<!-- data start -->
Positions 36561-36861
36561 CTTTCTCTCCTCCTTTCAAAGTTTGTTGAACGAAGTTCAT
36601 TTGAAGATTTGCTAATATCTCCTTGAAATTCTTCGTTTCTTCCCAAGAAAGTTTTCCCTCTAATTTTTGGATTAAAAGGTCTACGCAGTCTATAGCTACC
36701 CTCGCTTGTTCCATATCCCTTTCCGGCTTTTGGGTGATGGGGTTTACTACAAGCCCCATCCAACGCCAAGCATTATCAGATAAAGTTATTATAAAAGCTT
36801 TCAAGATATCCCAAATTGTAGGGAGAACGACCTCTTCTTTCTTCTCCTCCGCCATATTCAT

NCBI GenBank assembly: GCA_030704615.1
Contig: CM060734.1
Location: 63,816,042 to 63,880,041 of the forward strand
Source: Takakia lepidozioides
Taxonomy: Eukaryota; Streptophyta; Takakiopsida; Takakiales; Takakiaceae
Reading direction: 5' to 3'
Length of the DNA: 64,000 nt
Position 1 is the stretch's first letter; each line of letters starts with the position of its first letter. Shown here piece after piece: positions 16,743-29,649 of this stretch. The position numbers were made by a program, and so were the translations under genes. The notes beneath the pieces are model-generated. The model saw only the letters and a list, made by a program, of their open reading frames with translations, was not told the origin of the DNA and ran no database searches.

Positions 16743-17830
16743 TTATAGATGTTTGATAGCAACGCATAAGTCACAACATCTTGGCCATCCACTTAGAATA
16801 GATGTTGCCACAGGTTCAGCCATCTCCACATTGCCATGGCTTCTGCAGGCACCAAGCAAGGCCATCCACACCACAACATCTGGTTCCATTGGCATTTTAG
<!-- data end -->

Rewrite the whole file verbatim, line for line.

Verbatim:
Positions 36561-36861
36561 CTTTCTCTCCTCCTTTCAAAGTTTGTTGAACGAAGTTCAT
36601 TTGAAGATTTGCTAATATCTCCTTGAAATTCTTCGTTTCTTCCCAAGAAAGTTTTCCCTCTAATTTTTGGATTAAAAGGTCTACGCAGTCTATAGCTACC
36701 CTCGCTTGTTCCATATCCCTTTCCGGCTTTTGGGTGATGGGGTTTACTACAAGCCCCATCCAACGCCAAGCATTATCAGATAAAGTTATTATAAAAGCTT
36801 TCAAGATATCCCAAATTGTAGGGAGAACGACCTCTTCTTTCTTCTCCTCCGCCATATTCAT

NCBI GenBank assembly: GCA_030704615.1
Contig: CM060734.1
Location: 63,816,042 to 63,880,041 of the forward strand
Source: Takakia lepidozioides
Taxonomy: Eukaryota; Streptophyta; Takakiopsida; Takakiales; Takakiaceae
Reading direction: 5' to 3'
Length of the DNA: 64,000 nt
Position 1 is the stretch's first letter; each line of letters starts with the position of its first letter. Shown here piece after piece: positions 16,743-29,649 of this stretch. The position numbers were made by a program, and so were the translations under genes. The notes beneath the pieces are model-generated. The model saw only the letters and a list, made by a program, of their open reading frames with translations, was not told the origin of the DNA and ran no database searches.

Positions 16743-17830
16743 TTATAGATGTTTGATAGCAACGCATAAGTCACAACATCTTGGCCATCCACTTAGAATA
16801 GATGTTGCCACAGGTTCAGCCATCTCCACATTGCCATGGCTTCTGCAGGCACCAAGCAAGGCCATCCACACCACAACATCTGGTTCCATTGGCATTTTAG